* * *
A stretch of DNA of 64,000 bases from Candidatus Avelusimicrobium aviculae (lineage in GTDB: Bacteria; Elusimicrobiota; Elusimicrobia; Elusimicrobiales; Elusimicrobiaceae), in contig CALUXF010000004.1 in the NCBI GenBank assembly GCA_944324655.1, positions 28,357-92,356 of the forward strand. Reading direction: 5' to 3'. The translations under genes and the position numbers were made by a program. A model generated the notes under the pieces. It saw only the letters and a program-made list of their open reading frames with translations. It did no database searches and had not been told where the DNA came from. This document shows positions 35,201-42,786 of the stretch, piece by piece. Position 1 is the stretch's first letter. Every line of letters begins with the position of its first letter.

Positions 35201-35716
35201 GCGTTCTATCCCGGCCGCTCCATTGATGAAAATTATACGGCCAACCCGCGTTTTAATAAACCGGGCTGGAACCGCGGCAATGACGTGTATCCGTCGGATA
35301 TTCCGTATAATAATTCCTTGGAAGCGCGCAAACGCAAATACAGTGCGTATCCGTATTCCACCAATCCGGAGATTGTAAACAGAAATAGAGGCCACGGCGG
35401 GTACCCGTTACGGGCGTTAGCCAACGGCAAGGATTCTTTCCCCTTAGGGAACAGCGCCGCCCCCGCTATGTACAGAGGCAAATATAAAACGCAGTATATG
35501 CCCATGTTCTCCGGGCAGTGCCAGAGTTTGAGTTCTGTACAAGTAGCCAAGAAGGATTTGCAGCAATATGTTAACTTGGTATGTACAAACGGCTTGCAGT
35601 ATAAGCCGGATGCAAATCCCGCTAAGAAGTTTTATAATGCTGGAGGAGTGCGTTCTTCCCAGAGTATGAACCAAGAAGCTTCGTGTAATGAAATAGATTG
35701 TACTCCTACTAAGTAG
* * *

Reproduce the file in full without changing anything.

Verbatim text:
A stretch of DNA of 64,000 bases from Candidatus Avelusimicrobium aviculae (lineage in GTDB: Bacteria; Elusimicrobiota; Elusimicrobia; Elusimicrobiales; Elusimicrobiaceae), in contig CALUXF010000004.1 in the NCBI GenBank assembly GCA_944324655.1, positions 28,357-92,356 of the forward strand. Reading direction: 5' to 3'. The translations under genes and the position numbers were made by a program. A model generated the notes under the pieces. It saw only the letters and a program-made list of their open reading frames with translations. It did no database searches and had not been told where the DNA came from. This document shows positions 35,201-42,786 of the stretch, piece by piece. Position 1 is the stretch's first letter. Every line of letters begins with the position of its first letter.

Positions 35201-35716
35201 GCGTTCTATCCCGGCCGCTCCATTGATGAAAATTATACGGCCAACCCGCGTTTTAATAAACCGGGCTGGAACCGCGGCAATGACGTGTATCCGTCGGATA
35301 TTCCGTATAATAATTCCTTGGAAGCGCGCAAACGCAAATACAGTGCGTATCCGTATTCCACCAATCCGGAGATTGTAAACAGAAATAGAGGCCACGGCGG
35401 GTACCCGTTACGGGCGTTAGCCAACGGCAAGGATTCTTTCCCCTTAGGGAACAGCGCCGCCCCCGCTATGTACAGAGGCAAATATAAAACGCAGTATATG
35501 CCCATGTTCTCCGGGCAGTGCCAGAGTTTGAGTTCTGTACAAGTAGCCAAGAAGGATTTGCAGCAATATGTTAACTTGGTATGTACAAACGGCTTGCAGT
35601 ATAAGCCGGATGCAAATCCCGCTAAGAAGTTTTATAATGCTGGAGGAGTGCGTTCTTCCCAGAGTATGAACCAAGAAGCTTCGTGTAATGAAATAGATTG
35701 TACTCCTACTAAGTAG